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January 2022 – Louis Heckmann
Hardy Variety Exceeds Expectations In 2021
Texas farmers Louis Heckmann and his wife, Debbie, pose in one of their fields of PhytoGen® brand PHY 400 W3FE.
Louis Heckmann and his wife, Debbie, farm 1,100 acres of dryland cotton they rotate with corn and milo in Fort Bend County, Texas.
Historically, they grew a high-yielding competitive variety, but in 2020 they decided to try PhytoGen® brand PHY 400 W3FE.
“We thought PHY 400 W3FE was good enough to compete yield wise with the other high-yielding variety we had grown for years, and we were right,” he says. “We made a good decision in changing over.”
Louis says PHY 400 W3FE has good vigor, a strong root system, bacterial blight resistance, WideStrike® 3 Insect Protection, and the Enlist® weed control system to fight resistant waterhemp.
“Our cotton is managed for 3.5 bales per acre, which is now a possibility in the Texas Upper Gulf Coast region with the newvarieties when the weather is right. In 2020, our average yield was3.25 bales per acre.
“We need rain because we are dryland, and the varieties we have now will stack a lot of fruit quickly. You must have nutrients available relatively early compared to the older varieties.”
PHY 400 W3FE Thrives Despite Bad Weather
In 2021, Mother Nature stepped up and threw a curve ball, starting with excessive rain in May.
“Our cotton started off dry,” Louis says. “Then the rain began after we had some of the crop set on the bottom, so a lot of the bottom crop had boll rot. We started trying to regrow the cotton to make more fruit. This was difficult to do because it was raining in the flowers. When this happens, cotton sometimes is not able to pollinate, so it sheds that piece of fruit.
“With more than a month of rain, we ended up growing a top crop and a crop farther out on the limbs of the plant. That’s where most of our yield came from in 2021.”
And after a long, drawn-out growing season with a lot ofwater on heavy ground that doesn’t drain well, more nitrogen was needed. The nitrogen just wasn’t available.
“We had to sidedress most of our cotton twice with nitrogen,” Louis says. “We had never done that before. But PHY 400 W3FE responded well to the added nitrogen and kept putting on fruit. It was like the plant didn’t want to quit. Because we’ve had years like this in the past, that’s what I look for in a variety — one that will come back and put on more fruit if it has enough nutrients.”
In mid-September, Hurricane Nicholas came through followed by a front that produced strong northern winds.
“PHY 400 W3FE stayed in the burr well even though the hurricane loosened up the cotton,” Louis says.
“We had a really good crop last year, even though we lost some of it to the hurricane. With all the early rains and the late season storm, our average yield was still 2.75 bales per acre.”
Outstanding Fiber Quality Package
Although high mic is common in this area because of rain, heat, boll load and fertility, Louis says he has seen very little high mic withPHY 400 W3FE.
“We also have to plant varieties with good staple length,” he says. “Long, cotton buyers come looking for you. Short, they won’t look at you.”
And even though PHY 400 W3FE got hit with its share ofadverse weather, Louis says about 75% of their cotton waspremium grade.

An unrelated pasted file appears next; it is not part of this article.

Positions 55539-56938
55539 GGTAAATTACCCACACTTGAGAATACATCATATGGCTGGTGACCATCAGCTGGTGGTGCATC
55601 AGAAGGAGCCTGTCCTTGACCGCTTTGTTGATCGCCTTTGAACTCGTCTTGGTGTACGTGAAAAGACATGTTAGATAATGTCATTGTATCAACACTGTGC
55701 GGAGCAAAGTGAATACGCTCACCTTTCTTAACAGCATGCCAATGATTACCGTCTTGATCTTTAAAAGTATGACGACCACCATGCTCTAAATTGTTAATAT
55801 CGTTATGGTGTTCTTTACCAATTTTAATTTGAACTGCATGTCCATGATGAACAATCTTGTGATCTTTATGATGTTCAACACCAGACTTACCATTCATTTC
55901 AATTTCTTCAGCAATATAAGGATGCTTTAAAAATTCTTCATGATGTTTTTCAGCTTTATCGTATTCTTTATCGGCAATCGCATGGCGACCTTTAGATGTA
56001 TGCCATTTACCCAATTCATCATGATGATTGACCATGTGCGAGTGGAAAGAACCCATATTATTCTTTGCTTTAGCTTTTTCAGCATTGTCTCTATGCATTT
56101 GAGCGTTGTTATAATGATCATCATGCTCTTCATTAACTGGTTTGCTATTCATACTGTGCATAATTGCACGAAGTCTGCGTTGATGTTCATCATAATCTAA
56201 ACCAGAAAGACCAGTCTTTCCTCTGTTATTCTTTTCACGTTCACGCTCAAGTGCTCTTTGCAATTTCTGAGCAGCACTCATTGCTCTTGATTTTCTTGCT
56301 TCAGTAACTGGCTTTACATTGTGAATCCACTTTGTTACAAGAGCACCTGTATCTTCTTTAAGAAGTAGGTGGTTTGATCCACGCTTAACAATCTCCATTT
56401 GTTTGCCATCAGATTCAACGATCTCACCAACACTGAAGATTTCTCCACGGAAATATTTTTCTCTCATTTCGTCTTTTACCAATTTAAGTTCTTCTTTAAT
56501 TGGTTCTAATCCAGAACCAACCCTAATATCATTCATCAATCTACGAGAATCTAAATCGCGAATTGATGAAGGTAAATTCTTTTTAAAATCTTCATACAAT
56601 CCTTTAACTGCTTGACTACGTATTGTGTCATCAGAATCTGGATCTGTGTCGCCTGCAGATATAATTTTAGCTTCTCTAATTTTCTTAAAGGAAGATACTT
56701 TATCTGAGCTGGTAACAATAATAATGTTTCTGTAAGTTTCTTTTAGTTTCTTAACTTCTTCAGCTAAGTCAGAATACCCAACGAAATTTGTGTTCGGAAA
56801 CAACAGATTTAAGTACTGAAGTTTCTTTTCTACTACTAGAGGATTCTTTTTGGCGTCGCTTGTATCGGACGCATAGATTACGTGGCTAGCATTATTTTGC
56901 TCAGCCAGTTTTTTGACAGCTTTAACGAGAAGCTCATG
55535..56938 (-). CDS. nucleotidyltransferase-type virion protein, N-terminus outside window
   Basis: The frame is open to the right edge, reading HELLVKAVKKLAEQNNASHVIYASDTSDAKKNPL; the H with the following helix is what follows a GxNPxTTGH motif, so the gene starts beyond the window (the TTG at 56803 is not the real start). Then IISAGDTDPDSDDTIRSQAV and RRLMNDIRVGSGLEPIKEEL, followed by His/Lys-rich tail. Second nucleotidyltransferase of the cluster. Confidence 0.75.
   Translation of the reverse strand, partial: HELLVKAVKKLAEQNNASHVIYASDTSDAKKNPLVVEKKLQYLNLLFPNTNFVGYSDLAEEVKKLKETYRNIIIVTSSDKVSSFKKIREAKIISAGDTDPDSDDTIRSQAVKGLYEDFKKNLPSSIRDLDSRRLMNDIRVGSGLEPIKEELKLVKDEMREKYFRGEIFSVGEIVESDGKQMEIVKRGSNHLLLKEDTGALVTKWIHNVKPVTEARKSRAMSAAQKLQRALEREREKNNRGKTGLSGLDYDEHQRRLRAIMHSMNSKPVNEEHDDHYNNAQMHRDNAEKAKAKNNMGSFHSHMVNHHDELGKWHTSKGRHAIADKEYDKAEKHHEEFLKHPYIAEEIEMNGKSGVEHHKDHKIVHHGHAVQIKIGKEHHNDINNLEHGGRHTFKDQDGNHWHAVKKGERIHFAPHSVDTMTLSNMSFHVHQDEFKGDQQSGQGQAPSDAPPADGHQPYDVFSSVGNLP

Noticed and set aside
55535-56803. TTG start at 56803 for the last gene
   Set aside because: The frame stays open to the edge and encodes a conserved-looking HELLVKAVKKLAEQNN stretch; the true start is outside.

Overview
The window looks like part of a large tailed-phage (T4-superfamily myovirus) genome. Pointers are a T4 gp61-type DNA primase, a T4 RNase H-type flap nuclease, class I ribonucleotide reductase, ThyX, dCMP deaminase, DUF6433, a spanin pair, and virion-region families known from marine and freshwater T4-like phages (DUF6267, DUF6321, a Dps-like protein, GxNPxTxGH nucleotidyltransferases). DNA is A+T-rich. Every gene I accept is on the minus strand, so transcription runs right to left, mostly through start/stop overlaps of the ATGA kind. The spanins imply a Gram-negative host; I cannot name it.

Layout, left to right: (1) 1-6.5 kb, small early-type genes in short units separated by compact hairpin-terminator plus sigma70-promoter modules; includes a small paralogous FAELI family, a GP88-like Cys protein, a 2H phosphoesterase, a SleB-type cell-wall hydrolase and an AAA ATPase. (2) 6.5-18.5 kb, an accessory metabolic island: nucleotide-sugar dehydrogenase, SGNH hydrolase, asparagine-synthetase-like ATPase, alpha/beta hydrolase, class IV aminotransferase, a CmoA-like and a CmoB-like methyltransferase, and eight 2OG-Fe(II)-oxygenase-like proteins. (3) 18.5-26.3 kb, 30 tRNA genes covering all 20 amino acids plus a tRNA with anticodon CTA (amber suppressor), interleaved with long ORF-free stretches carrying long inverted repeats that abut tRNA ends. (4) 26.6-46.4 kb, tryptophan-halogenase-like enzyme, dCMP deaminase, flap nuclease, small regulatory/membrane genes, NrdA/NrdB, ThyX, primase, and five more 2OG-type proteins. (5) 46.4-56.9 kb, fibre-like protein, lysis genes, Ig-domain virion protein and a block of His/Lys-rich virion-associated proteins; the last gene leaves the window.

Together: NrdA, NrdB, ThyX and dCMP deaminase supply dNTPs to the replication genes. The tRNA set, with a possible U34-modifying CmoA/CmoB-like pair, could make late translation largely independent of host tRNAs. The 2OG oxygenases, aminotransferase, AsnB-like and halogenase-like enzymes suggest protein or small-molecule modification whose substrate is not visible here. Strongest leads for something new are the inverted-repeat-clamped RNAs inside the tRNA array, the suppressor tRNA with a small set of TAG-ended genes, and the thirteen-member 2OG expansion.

“PhytoGen has some of the top varieties out there,” he says. “The breeding has gotten so much better. Right now, our best bet is to grow PHY 400 W3FE.
“We also are interested in trying PHY 411 W3FE that was just released for 2022. It’s supposed to yield even better thanPHY 400 W3FE and has the same package as PHY 332 W3FE with both root-knot and reniform resistance.”
A True Family Farm
Louis and Debbie have been married 36 years and have four grown kids and two “grands.” Debbie, son Louis Jr. and daughters Kaley and Heather are actively involved in the family farming operation. The daughters scout cotton in-season and Louis Jr. is a full-time employee. Everyone pitches in to keep the family and crews well fed during harvest.
February 2022 – Walt Corcoran
Alabama Family Farm Sets High Standards For Success
Walt Corcoran grows cotton, peanuts and corn with his son-in-law, Cody Young, at Liikatchka Plantation near Eufaula, Alabama. The Barbour County operation is a family farm that not only nurtures the crops but also the people who appreciate the lifestyle it provides.
“My daddy, Sonny Corcoran, moved here when he was 13, and I grew up scouting cotton and working with him on the farm,” Corcoran says. “After graduating from Auburn University with a degree in agronomy, I came back in 1983 and have been farming here ever since. Today, Liikatchka Plantation operates as a family partnership.”
Young came on board a few years after he married Corcoran’s daughter and says he enjoys the diversity each new day brings.
“Farming changes all the time, so you have to love it, or you will get left behind,” Young says. “It’s as simple as that.”
Well-Rounded Variety Choices
In 2021, several PhytoGen® brand varieties made up the roster for the farm’s 3,000 acres of mostly dryland cotton.
All the PhytoGen W3FE varieties are resistant to bacterial blight and have WideStrike® 3 Insect Protection. They also are tolerant to Enlist® herbicides, glufosinate and glyphosate for flexible, effective weed control options.
“When choosing varieties, we are looking for yield and quality,” Corcoran says. “We also look at the way a variety comes up and the way it grows.
“We’ve hardly had to replant anything in the past several years since we’ve been growing PhytoGen. We like PhytoGen’s early season vigor. If you don’t have that, you are not going to have the yields. It’s all tied together.”